Candace Snider, Joanne Hafemann, Pastor Dale Erickson, John Knuth (Lorna’s cousin), Pastor Marilyn Borchardt, Barb Torrison, Hope Wulff (Lorna’s daughter-in-law), Sue Portschy
Theresa Wilke, Jim Engel, John Wulff, Alba Torrison, Tim Torrison
those on our prayer list and those we name in our hearts.
We pray for all serving in the military, especially:
COPIES OF THE SERMON will now be available for anyone having a hard time hearing. Check the back table on your way to a pew, or check with Sandi. They will also still be available after service as well.
BIBLE STUDY CONTINUES AT ST. PAUL’S Pastor Dale has begun a study of a new phase in the Book of Acts, as the apostles move out into wider area of mission. Please plan to join in on the Sundays Pastor Dale preaches!c
HOLY COMMUNION will be celebrated on the first Sunday and third Sundays of the month. Wafers and wine are in disposable cups.
FEED MY STARVING CHILDREN MEAL PACK We have pre-registered for the 8 am-10 am session on Saturday, October 7th for a group of 10 volunteers. Sign up sheets will be on the back table in the next few weeks. We are in need of someone to coordinate this event. Please see Sandi if you are interested in coordinating.
SERMON NOTES If you have missed a Sunday and would like to have a copy of the current or previous sermon, see Sandi Wulff.
A NIGHT IN BETHLEHEM An exciting new holiday event is coming to our community Friday, December 1st! A NIGHT IN BETHLEHEM is an ecumenical effort with five churches participating, including St. Paul’s. It is family-friendly and appropriate for all ages.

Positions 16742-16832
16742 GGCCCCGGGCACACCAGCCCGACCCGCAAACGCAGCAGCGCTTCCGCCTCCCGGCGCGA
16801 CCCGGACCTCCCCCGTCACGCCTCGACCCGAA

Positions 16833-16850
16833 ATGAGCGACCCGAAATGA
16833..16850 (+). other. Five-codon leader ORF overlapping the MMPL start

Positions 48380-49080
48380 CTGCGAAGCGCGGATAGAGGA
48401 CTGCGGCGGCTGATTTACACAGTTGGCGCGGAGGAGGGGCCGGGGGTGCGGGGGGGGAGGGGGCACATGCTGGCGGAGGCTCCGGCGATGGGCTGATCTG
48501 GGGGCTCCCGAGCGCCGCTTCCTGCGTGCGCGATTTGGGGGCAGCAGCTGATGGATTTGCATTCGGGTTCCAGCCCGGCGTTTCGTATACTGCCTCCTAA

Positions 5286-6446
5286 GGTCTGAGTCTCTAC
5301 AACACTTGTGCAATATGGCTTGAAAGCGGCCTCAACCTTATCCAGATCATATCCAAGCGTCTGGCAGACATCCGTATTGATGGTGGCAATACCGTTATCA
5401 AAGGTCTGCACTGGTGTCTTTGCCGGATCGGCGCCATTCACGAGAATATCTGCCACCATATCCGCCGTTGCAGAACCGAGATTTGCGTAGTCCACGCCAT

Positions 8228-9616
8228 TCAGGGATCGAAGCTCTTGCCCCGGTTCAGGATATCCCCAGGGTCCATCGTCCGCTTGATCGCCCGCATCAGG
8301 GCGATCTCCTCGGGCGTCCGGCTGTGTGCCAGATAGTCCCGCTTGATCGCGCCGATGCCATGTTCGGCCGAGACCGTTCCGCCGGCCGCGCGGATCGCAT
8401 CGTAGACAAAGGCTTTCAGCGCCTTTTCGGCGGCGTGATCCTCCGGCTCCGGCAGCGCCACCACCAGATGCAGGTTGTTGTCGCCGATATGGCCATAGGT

The event will be held at Our Lady of the Lakes in Random Lake and is part of the town’s “Night of
Lights”. You are invited to experience the sights, sounds, smells, and flavors of Bethlehem at the time of Jesus’s birth. You might meet a Roman soldier as you gather to sign the census, as Mary and Joseph did more than 2,000 years ago. See the aged rabbi at the temple, as the elders come to pray and study. The marketplace will reenact the commerce of the day, with a spice tent, baker’s tent, pottery, fabric makers, and a carpenter—and a school will be in session. Watch carefully for the shepherds and wisemen as they search out the Baby Jesus.
St. Paul’s will be running the fabric tent in the marketplace. We are looking for volunteers to work in our tent, be shepherds or town participants, or to help set up and take down. Monetary donations are
welcome to help defray the costs of this free event.
For more information, questions, or to volunteer, please contact Sandi Wulff, 920-838-2246.
From Presiding Bishop Rev. Elizabeth A. Eaton,
Living Lutheran, the magazine, will cease its print publication with the November/December 2023 issue. This does not mean, however, that we will stop telling stories of this church when the print magazine ends. Throughout the past several years, LivingLutheran.org has been the magazine’s online platform, and we are excited about the ways in which we can enhance how you are able to experience the stories and lives of Lutherans throughout the ELCA as we transition to a fully online approach.
As many of you probably know, the cost of printing a magazine—including paper, ink and postage prices—has steadily increased, especially during the pandemic, making it difficult to financially support a print edition. Being good stewards of the generous support given to the church is of the upmost importance to our team. While we will no longer print a magazine each month, the sharing and spreading of the good news continues every day.
We are excited about what is ahead for the ministry of Living Lutheran and the future possibilities of reaching even more people about the great work people are doing in God’s name.
The Rev. Elizabeth A. Eaton
Evangelical Lutheran Church in America